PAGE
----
This poem was inspired by my regular commuter trips into Wellington. Wellington Station is quite beautiful, and becomes a hub of activity at peak times when people are filing into the express supermarket, in line for ticket purchases, wanting to register items at the lost and found desk, and generally rushing to get to work on time. If in your own busyness you pause and take a moment to look, really look, you will observe the people who aren’t rushing. They are sitting quietly on benches observing, almost as if they are basking in the lives and energy of the crowd – seeking to absorb some for themselves.
They are the buskers who’s set have ended with only a handful of coins, the people with no particular place to be. The people who need to get out of their small Council flats, or the off the cold concrete of the city’s hidden sleeping places.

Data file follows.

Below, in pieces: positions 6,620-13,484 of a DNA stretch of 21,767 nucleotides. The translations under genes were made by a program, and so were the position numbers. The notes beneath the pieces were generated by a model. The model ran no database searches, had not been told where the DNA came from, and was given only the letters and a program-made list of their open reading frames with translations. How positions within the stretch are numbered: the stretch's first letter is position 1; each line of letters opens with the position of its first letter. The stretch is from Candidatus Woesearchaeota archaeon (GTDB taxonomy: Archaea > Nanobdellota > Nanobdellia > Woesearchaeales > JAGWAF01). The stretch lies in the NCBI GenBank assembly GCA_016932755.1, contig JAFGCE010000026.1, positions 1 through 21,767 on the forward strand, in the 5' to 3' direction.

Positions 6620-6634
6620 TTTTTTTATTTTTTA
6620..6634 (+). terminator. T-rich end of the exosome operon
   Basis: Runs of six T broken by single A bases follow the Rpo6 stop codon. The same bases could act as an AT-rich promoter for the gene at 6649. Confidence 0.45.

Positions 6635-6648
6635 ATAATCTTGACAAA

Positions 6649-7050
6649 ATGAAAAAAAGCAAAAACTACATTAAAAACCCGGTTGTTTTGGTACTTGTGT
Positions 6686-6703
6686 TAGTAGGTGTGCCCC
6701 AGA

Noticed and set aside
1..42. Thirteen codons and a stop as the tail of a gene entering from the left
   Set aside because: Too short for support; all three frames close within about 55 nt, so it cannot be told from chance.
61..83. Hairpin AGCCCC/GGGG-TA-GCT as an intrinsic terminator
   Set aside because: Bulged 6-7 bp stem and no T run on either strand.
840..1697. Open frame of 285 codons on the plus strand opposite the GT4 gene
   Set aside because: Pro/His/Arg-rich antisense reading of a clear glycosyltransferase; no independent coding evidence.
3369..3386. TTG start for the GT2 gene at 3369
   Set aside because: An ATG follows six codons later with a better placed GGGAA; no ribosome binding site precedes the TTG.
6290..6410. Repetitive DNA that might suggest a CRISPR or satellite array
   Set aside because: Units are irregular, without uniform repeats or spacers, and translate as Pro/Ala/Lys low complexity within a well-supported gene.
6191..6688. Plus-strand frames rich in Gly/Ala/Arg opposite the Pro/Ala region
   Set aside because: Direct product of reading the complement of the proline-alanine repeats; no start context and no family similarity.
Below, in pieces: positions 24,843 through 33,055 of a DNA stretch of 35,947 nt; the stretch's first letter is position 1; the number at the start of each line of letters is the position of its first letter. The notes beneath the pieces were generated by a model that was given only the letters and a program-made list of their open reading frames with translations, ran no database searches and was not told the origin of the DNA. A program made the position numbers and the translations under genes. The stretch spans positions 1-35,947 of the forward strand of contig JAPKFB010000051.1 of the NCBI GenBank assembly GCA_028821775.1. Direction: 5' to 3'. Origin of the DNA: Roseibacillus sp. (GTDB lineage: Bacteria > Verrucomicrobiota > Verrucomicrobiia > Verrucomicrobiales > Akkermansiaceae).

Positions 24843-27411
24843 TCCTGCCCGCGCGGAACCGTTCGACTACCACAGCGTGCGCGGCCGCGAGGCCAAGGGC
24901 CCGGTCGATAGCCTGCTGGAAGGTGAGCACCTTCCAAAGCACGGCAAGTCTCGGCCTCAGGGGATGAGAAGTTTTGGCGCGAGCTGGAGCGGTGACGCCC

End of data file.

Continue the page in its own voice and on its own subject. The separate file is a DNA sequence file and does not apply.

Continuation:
Loneliness sits on a bench at the railway station Let me have a moment of your time We could talk about life, politics, any topic would be fine There is so much I want to say I've been saving up for today I could tell you about Ralph, the dog I used to own I had to give him up when I lost my home There are so many questions I have for you What's your name, what do you do? Where are you from? Are you staying here long? But I sit here quietly Keeping my words just to me I know the social rules The don'ts, some of the 'does' People don't smile or make eye contact anymore They walk quickly from differences, wishing to ignore We are like individual cells in the honeycomb Separated by walls, part of the same home. Where are you from? Are you staying here long? The metal bench is starting to become uncomfortable You know, they design them that way, it's intentional The pigeons are flying around the atrium ceiling I am just sitting here, lost in a feeling I should leave and go for a walk Put headphones on so I can talk To an imaginary friend Questions I will to ask them: Where are you from? Are you staying here long?